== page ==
Exclusive: Eddie opts for former England assistant to join Wallabies ahead of World Cup


Slowly but surely Eddie Jones is putting the pieces of the puzzle together. The latest, The Roar can reveal, is reuniting with his former England scrum coach, Neal Hatley, who worked alongside Jones up until the 2019 World Cup.

The Roar understands Hatley will join the Wallabies following the English Premiership season in May.

It’s also believed Hatley will work closely with burgeoning Brumbies forwards coach Dan Palmer, who is likely to join the Wallabies throughout the year too.

But who coaches the lineout and attack remains to be seen.

The England coaches, Steve Borthwick, forwards coach, Neal Hatley, the scrum coach, head coach Eddie Jones and Paul Gustard, the defence caoch pose after their victory during the third test match between South Africa and England at Newlands Stadium on June 23, 2018 in Cape Town, South Africa. (Photo by David Rogers/Getty Images)

Eddie Jones’ former scrum coach Neal Hatley (2nd left) at England will join the Wallabies ahead of The Rugby Championship. Photo: David Rogers/Getty Images

Hatley worked closely with Jones during the previous World Cup cycle before joining Bath, where he is currently the English club’s forwards coach but was previously their head coach too.

The 53-year-old was widely respected by the English playing group and helped nurture the development of Jamie George, Kyle Sinckler and Ellis Genge.

He is known to have an insatiable appetite for work. Indeed, his former boss at Bath, Mike Ford, said before he joined England in 2016 that he would have to urge him to leave work on a nightly basis.

“I have to tell him to go home at times because he’s a real grafter but the players all love him,” Ford said.

“He can socialise with them and at the same time tell them they’re not being selected. I’ve never seen anything like the amount of detail he puts on scrums but he’s also worked on our contact area and defence. He’s quite an asset to lose.”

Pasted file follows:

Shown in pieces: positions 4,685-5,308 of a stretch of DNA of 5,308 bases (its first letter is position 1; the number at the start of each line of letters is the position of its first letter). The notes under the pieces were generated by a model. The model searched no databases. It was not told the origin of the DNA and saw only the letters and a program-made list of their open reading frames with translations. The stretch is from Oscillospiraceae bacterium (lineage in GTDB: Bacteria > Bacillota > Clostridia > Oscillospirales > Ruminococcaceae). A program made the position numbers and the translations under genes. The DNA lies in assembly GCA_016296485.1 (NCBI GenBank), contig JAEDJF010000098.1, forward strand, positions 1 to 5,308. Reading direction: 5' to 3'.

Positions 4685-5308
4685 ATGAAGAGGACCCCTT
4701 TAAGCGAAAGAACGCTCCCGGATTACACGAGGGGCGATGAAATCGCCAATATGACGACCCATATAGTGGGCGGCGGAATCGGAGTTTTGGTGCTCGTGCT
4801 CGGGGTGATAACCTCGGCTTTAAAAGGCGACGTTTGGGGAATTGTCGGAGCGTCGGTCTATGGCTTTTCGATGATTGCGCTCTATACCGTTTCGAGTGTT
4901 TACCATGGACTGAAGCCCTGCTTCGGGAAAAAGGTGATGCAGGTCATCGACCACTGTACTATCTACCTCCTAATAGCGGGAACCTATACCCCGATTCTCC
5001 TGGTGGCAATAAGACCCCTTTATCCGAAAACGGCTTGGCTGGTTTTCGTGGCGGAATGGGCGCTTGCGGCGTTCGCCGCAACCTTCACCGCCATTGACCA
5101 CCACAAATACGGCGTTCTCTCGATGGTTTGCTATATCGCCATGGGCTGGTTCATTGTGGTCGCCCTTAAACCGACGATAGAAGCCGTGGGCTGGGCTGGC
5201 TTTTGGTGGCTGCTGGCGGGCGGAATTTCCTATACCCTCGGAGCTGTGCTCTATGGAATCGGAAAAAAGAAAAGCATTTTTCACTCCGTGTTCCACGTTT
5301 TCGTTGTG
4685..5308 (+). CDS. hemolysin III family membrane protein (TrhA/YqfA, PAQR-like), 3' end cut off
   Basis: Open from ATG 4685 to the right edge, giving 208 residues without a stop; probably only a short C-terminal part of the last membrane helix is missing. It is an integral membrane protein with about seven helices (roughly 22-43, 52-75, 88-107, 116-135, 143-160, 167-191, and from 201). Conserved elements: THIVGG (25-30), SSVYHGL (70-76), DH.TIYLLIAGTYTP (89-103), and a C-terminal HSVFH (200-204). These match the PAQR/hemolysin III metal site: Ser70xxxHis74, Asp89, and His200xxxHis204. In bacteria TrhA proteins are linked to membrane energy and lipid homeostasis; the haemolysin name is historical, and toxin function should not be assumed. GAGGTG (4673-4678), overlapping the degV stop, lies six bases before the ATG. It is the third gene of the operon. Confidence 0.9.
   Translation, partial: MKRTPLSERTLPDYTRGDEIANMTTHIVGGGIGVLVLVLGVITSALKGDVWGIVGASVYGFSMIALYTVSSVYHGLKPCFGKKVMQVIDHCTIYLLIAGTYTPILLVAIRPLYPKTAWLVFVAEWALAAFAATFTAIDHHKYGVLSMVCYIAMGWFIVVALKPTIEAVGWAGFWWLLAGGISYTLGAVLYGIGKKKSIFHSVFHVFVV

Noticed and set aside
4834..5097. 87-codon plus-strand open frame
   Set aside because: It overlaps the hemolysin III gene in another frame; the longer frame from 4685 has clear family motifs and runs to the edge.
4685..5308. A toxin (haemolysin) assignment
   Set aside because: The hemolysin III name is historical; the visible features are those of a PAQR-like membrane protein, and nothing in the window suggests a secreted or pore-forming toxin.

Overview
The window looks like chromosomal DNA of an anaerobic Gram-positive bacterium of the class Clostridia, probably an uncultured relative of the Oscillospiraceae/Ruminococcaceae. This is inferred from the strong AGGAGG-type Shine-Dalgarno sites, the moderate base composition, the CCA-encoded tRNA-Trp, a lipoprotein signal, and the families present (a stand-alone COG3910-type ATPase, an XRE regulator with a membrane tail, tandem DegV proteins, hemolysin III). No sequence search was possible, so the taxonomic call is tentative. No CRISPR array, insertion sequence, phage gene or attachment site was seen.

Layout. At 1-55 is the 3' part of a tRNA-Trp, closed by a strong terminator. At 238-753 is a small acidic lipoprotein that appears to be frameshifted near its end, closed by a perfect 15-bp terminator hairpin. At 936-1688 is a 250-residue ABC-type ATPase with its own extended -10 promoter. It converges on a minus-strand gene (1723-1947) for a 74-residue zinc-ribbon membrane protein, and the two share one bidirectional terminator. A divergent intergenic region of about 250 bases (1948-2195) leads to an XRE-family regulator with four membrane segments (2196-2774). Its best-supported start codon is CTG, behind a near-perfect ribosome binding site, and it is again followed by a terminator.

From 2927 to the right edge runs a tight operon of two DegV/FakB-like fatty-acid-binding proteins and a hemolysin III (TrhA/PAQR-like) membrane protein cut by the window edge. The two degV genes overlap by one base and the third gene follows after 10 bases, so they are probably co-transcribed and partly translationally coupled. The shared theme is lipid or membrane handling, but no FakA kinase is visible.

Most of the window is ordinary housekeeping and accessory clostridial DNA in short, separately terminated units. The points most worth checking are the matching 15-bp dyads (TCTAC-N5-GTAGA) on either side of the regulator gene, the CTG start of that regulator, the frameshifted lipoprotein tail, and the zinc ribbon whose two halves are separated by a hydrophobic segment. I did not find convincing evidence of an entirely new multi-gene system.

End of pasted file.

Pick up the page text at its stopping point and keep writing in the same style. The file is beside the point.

On working with Jones and coaching at the international level, Hatley said at the start of his tenure he was “under no illusion as to how tough it is going to be.”

“If coaching at that level was easy everyone would be doing it,” he said. “I expect to be pushed and pulled all over to get the best from the players.”

Bath head coach Neal Hatley watches his players warm up prior to the Gallagher Premiership match The AJ Bell Stadium, Salford. Picture date: Friday February 12, 2021. (Photo by Zac Goodwin/PA Images via Getty Images)

Scrum guru Neal Hatley will join the Wallabies. Photo: Zac Goodwin/PA Images via Getty Images

While England’s scrum was well-beaten in the World Cup final loss to the Springboks, for the most part Jones’ set-piece fired.

The early loss of Sinckler in the opening minutes against the Springboks in Yokohama also seemed to be a destabilising loss for England.

Nonetheless, Hatley will be excited about the prop stocks he has to work with.

While Taniela Tupou and Angus Bell have worrying injuries, the scrum functioned well without being dominant last year.

Hatley’s technical prowess, along with Palmer’s, could prove to be what is needed to make it a force.

Palmer was recently described by Allan Alaalatoa and Stephen Larkham as one of the “world’s best” and the former Wallaby spent time with Jones at Suntory late last year.

The former front-rower also spent time with the Wallabies during last year’s Rugby Championship and his technical nous was highly rated by the team.

Brumbies forwards coach and former Wallaby Dan Palmer is set to join Eddie Jones during the 2023 World Cup campaign. Picture: Lachlan Lawson/Brumbies Media

Meanwhile, it’s believed Jones is on the hunt for a lineout specialist.

While former England lock Geoff Parling has the Rebels’ lineout firing, the former Lions lineout specialist isn’t thought to be on Jones’ list.

The issue is there are very few lineout specialists in Australian rugby, which could in part explain the nation’s struggles to continually hit the mark for years.

Ben Mowen and Stephen Hoiles are considered fine coaches in the making, but some believe Dave Dennis, who played alongside Parling at Exeter and is excellent in the lineout and maul, would be a good fit.

While Dennis would be inexperienced from a coaching perspective, Jones has shown he has no issues in bringing in people from left-field.

Mowen, meanwhile, will join the Brumbies next year.

RUPA President Justin Harrison is another left-field option.

As for the attack, it’s understood Jones has yet to find an available candidate that fits the bill and could coach the attack, just as Dave Rennie intended this year, if a better option doesn’t leap out.

The Wallabies coach told his own podcast Eddie last month that he wants to have his coaching team assembled by May 1.

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